Today I continue my 2013 Discipleship Interview Series with Mark Marshall. Mark serves as lead pastor at Clearview Baptist Church here in Franklin, Tennessee. Prior to going at Clearview in 2007, Mark spent a decade as the Director of Leadership Training and Enrichment Events here at LifeWay.
Discipleship is such a broad term, often a junk-drawer term that has been used to describe many things. How do you define it?
For a long time the answer to this would be, “I’m not sure, but I know one when I see one.” Recently, we have adapted the definition given by Jim Putman in his Real-life Discipleship book. A disciple knows and follows Christ, is being changed by Christ, and is committed to the mission of Christ. A key for us is that a disciple is someone who is duplicating themselves.
How do you articulate the holy tension in God’s role in transformation and the believer’s role?
God has promised us He will finish the work He has begun in us. Transformation is a supernatural process that only God can bring in our lives. However, we (Christ followers) are not passive. Through spiritual disciplines (prayer, Bible study, church involvement, stewardship, etc.) we seek to become disciples pleasing to the Lord.
What has changed, for good and bad, in the practice or methods of discipleship in recent years?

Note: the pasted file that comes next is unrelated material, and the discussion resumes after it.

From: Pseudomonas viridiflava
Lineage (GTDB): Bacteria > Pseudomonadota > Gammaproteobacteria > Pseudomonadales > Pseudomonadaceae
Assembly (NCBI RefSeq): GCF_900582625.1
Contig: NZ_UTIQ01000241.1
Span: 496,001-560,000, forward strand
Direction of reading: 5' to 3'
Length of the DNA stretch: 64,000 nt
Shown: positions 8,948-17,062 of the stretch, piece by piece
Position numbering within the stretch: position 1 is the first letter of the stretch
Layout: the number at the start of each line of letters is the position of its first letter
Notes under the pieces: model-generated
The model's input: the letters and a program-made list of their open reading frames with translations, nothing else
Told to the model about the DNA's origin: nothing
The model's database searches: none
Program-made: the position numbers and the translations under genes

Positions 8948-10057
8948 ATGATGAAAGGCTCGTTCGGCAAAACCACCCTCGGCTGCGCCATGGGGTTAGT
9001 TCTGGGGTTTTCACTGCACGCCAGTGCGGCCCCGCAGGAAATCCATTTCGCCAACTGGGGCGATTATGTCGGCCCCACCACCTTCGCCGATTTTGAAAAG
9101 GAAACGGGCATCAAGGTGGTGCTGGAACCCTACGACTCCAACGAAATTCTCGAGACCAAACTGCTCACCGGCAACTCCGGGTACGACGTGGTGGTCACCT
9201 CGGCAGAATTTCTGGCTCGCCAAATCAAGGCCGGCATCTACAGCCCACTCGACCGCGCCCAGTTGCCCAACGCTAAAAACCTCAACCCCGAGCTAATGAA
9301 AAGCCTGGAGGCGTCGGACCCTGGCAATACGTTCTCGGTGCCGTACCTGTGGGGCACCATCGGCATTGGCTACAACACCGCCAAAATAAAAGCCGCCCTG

We are moving from an understanding of discipleship as a program to understanding discipleship is the end game. Everything we do is to make disciples. We are moving away from discipleship as an academic exercise to discipleship as life on life. Discipleship happens best in the context of a small group because small groups are where we connect lives. We are moving beyond information dissemination to life transformation. It is not about what you know as much as it is about what you do with what you know. If we are not seeing life change, we are not making disciples. We are also moving from making disciples to making disciple-makers. Replication is what we are looking for.
How would you sense if a church or ministry is straying from discipleship?
If there are not individuals investing their lives into others discipleship is no longer central. If there are no new groups being started discipleship is not the focus of a church. And if hall conversations are more about structure, policies, music preference or even sermon critique than a church has lost its focus on disciple-making.
In terms of discipling new believers, what is of chief importance?
The most important thing in discipling a new believer is to connect them with someone who can and will walk alongside them. We recently asked a group of people in our church who discipled them. Only a handful could name someone who had invested the time and energy to disciple them. Most of these people had been in Sunday School and some discipleship “program” or “class” for years. But when they were asked to disciple someone else they did not know where to begin. This is because they had never had someone disciple them. How can we know where an individual needs strengthening if someone further down the road is not building into their life? Discipleship is relational.